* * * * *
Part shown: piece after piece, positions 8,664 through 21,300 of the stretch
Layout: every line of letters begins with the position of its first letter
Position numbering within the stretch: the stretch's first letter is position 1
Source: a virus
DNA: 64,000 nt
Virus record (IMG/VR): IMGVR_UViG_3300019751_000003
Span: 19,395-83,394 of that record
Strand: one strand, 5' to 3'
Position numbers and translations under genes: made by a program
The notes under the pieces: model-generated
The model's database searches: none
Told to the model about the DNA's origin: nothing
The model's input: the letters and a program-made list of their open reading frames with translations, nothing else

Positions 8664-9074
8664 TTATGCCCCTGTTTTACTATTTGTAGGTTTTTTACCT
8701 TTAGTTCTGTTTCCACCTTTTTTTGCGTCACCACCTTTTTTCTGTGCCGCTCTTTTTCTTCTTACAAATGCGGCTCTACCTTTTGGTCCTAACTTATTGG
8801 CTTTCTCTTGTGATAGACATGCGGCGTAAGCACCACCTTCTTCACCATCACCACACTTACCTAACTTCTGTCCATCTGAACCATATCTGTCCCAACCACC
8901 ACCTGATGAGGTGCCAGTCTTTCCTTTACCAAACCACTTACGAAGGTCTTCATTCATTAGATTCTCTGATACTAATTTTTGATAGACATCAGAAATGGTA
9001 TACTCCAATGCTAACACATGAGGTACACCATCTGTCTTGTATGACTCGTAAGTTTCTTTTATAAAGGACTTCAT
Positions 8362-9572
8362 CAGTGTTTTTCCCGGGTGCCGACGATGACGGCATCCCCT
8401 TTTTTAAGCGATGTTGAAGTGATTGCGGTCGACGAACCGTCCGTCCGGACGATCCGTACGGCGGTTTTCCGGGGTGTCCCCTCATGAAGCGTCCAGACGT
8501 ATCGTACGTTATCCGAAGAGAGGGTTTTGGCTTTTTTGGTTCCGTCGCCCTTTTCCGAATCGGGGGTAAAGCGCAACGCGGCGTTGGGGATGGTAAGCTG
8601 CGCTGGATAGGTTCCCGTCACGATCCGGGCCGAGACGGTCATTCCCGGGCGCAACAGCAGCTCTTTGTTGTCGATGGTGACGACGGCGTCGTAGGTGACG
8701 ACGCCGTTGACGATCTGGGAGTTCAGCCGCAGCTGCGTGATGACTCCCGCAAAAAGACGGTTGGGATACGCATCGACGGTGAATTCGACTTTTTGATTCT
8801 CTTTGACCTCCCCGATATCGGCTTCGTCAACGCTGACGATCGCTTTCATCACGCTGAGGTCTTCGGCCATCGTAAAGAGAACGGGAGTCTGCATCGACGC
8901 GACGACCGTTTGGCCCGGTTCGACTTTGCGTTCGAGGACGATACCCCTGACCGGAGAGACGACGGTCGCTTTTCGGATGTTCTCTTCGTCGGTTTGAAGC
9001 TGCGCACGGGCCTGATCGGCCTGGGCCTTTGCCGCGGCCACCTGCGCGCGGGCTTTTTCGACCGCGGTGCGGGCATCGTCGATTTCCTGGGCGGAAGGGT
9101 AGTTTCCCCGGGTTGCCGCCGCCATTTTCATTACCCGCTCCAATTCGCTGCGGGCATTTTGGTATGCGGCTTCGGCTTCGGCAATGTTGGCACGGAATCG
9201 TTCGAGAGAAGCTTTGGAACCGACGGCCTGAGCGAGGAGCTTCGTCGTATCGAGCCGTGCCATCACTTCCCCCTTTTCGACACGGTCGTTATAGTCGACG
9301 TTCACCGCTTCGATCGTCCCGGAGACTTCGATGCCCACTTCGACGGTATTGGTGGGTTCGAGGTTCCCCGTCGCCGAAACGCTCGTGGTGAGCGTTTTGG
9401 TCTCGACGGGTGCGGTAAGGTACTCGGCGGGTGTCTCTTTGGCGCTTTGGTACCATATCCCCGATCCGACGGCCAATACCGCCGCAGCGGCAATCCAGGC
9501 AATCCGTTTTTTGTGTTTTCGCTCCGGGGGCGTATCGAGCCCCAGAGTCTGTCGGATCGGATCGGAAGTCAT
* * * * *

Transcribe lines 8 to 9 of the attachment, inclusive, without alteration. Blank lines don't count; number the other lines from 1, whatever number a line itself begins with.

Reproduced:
Strand: one strand, 5' to 3'
Position numbers and translations under genes: made by a program